I decided to ask Brandon for a bit of an explanation, or what he was thinking.  The response is lengthy, but good.  I think what’s interesting is the idea that Greying Ghost and MuuMuu House could have published the same book — Tao said he would publish the book even if Greying Ghost put it out and Brandon offered the editor at Greying Ghost to put the same book out as a dual-release, which Carl declined.

Here’s Brandon’s full response/explanation on the situation:


Yes, I will explain that. Tao emailed me, saying that, since he just finished his novel, he was going forward with Muumuu House. He asked if he could publish my book. He said he would publish it as a perfect-bound paperback and that I could control all aspects of the book’s design if I wanted. He said things like “I feel sure I will promote the book for the rest of my life” and other thematically similar life-affirming statements. He also said that he would still want to publish it in the case that Greying Ghost published it.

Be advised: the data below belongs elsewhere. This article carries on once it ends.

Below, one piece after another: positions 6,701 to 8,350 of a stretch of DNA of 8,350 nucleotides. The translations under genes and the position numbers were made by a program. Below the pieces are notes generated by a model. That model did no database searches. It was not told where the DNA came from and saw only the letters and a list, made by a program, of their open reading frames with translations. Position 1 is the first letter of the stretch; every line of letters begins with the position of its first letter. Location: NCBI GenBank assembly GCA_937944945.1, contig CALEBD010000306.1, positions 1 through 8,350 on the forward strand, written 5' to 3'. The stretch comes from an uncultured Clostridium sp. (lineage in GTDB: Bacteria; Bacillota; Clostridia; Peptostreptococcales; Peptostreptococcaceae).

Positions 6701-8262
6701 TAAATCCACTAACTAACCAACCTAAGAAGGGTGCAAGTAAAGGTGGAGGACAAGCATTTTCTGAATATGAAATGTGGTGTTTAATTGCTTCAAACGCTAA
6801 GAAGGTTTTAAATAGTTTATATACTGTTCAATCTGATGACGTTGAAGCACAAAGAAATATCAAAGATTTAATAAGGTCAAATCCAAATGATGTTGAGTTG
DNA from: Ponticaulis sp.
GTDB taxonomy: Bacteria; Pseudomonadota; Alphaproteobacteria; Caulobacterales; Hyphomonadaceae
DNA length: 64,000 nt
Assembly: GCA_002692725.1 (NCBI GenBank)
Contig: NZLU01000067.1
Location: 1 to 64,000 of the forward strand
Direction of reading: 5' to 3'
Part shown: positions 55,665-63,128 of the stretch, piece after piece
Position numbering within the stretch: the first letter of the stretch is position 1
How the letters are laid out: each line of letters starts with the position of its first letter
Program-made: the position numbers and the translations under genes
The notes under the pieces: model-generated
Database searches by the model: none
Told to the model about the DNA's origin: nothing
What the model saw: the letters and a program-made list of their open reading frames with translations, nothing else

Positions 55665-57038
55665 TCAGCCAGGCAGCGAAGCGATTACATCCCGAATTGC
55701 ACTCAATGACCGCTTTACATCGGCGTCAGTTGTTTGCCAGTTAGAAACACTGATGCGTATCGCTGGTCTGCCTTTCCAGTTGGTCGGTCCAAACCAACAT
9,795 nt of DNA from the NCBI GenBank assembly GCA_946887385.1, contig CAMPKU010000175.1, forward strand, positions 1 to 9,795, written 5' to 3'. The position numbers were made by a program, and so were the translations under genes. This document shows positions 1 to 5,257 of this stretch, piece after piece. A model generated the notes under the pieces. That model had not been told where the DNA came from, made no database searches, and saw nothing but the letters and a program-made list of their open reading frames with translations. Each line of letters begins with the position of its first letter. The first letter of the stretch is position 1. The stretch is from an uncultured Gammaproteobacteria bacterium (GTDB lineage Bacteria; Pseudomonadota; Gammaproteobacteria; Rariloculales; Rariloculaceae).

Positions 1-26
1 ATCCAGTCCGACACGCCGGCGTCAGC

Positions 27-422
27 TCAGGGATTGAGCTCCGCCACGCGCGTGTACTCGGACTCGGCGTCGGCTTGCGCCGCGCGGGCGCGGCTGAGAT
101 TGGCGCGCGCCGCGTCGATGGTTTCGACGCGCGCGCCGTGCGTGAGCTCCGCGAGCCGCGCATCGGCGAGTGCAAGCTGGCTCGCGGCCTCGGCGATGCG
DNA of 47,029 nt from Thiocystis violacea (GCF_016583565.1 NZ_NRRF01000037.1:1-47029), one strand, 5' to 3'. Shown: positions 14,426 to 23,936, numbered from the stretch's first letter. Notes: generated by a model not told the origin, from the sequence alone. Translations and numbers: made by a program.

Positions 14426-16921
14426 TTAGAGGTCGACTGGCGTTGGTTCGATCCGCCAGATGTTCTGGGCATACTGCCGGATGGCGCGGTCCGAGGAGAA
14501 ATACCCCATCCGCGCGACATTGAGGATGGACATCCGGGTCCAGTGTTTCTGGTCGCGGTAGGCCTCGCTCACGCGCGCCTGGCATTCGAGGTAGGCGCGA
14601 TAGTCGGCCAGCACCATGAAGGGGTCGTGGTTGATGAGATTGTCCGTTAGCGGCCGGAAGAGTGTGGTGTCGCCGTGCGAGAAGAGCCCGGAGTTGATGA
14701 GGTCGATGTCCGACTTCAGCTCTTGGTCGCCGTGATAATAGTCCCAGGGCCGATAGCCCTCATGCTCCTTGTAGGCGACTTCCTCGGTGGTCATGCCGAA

I emailed Carl from Greying Ghost, telling him that Tao offered to publish my poetry book as a “real” style book (as opposed to a “chapbook” style book), and that I would like to take the opportunity. I said that I would also like Greying Ghost to publish it at the same time. I suggested a dual-release thing. Carl from Greying Ghost emailed me back and said that he would not want to publish my poetry book if Tao also published it. He also said something similar to the sentiments “I would understand if you wanted to go with Tao” and “There would be no hard feelings if you choose Muumuu.” 
When I had this information I quickly made the decision to withdraw my manuscript from Greying Ghost. I made this decision because I perceived Muumuu House as having a greater likelihood of providing more press, financial gain, power, success, etc; because Muumuu will publish it as a perfect-bound paperback (I prefer that to a chapbook-style book); because I trust Tao to promote my book really hard; because I know that I will be able to communicate with Tao, probably on a daily basis, about my book, if I need to; and because I have control over all aspects of the book’s design.   


Author Spotlight / 4 Comments
October 25th, 2008 / 7:44 pm

Let’s play “how do you explain this to Grandma?”